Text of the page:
Category Archives: Resources

OER Presentation

I gave a variation of a talk I’ve given before about all the stuff on the web that ought to be considered both educational and open. My rather blurry definition of open is that I can link to it on the Internet without a password- from there it’s degrees of openness towards Nirvana.

I may be getting towards some elements that I think matter in the selfies series of links and with the Shorpy photo becoming a writing prompt randomizer thanks to interactions with Luke Neff. They both start to grow and change based on input, then interaction, and then creation.

Anyway, there may be some stuff that’s useful to someone and since I went to all the trouble of writing it down I might as well make it visible.

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TED Spreadsheet Exhibit Remix

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This Exhibit is based of the spreadsheet found here. None of the data is mine. I found the spreadsheet via this tweet by scmorgan. If anyone knows who to give original credit to please let me know1

Clearly, I have no official or non-official affiliation with TED. I just like to watch the videos.

I do want to thank David F. Huynh for making Exhibit which enabled me to make this site in about 10 minutes. Most of that time taken up by messing with the CSS2. I am an Exhibit fan which is pretty obvious if you search the site. This data just seemed to beg for Exhibit so . . . I obeyed.

In the future, I may add some additional fields based on what I see as valuable to different strands of education (leadership, planning, creativity etc.). If you want to do something similar it’s really easy to get this data out and do with it what you will.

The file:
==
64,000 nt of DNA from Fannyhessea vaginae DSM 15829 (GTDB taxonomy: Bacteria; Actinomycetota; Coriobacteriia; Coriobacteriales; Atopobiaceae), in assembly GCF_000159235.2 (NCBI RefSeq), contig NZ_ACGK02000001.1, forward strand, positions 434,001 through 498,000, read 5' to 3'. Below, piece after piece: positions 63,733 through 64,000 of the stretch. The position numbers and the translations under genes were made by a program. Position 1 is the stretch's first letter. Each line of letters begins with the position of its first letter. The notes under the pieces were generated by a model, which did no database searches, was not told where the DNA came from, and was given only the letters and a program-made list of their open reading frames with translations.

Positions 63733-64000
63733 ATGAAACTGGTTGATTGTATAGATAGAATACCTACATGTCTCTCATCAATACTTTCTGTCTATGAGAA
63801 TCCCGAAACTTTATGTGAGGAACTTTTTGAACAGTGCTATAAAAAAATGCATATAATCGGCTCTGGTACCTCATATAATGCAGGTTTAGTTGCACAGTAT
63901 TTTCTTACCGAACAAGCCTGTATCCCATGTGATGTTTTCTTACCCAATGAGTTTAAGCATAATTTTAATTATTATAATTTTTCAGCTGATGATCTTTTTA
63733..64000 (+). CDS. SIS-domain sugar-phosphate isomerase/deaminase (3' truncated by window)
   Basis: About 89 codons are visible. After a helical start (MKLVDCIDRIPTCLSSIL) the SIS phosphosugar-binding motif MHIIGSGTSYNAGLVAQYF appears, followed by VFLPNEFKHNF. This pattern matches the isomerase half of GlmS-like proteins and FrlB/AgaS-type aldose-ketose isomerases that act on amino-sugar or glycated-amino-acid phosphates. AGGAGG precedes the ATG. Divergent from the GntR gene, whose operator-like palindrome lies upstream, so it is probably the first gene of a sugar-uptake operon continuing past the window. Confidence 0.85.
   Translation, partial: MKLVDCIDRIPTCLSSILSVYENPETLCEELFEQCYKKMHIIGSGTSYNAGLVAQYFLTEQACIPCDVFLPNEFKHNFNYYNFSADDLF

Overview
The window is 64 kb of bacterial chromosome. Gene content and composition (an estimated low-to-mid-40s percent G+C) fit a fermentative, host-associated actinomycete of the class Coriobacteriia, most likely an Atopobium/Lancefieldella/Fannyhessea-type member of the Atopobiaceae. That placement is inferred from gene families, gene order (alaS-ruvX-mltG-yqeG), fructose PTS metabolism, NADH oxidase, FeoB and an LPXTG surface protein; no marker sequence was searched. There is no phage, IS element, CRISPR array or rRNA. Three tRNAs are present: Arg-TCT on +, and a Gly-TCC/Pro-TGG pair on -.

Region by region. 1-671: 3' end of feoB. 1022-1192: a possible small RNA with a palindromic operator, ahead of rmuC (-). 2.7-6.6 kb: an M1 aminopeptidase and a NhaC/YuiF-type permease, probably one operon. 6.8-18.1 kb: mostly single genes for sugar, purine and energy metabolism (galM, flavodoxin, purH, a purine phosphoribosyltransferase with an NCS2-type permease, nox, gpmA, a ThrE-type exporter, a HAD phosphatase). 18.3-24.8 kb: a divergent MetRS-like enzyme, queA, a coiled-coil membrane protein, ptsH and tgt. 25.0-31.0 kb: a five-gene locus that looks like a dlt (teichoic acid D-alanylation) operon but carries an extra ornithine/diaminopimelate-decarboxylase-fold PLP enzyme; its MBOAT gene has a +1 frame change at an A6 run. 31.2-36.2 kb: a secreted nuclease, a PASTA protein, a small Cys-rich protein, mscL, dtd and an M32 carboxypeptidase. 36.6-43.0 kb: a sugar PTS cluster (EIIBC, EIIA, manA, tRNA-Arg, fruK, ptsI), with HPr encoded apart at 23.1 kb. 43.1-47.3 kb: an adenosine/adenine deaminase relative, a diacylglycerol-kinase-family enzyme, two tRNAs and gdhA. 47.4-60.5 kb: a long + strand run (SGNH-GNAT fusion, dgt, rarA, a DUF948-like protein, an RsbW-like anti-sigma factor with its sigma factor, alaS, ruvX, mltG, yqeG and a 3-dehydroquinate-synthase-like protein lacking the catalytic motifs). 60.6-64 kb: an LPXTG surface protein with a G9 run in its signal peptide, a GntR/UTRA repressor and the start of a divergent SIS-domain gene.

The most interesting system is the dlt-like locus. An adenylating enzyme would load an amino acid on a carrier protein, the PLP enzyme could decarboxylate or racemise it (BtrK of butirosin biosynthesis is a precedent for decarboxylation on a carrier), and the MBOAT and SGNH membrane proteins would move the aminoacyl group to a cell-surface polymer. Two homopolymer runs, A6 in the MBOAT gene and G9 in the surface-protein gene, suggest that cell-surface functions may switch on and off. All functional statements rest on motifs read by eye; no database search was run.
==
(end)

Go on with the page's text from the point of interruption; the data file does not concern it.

1 I did look around for about 10 minutes but no original source presented itself- popular link though.

2 Obviously, I have only the roughest ideas regarding CSS so if you have skills it’d take you no time.

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Life Photos on Google

I’m sure this one will get blogged to death but . . . it does fit in with my earlier post so I’ll add to the noise.

Google is hosting 10 million or so photos from Life magazine in a very nice searchable way. They are really nice photos that’d work well in any number of subject areas.

Oddly, I don’t see any stated copyright information (although the largest images are watermarked with LIFE in the lower left hand corner).

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Lifehacker

Stats, Math, Data and Sociology

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Want some really interesting and topical statistics to use? Of course you do. This is a great site for math, stats, and sociology.

Seems like Zubin Jelveh is writing things that’d mix into Dan Meyer’s class pretty well.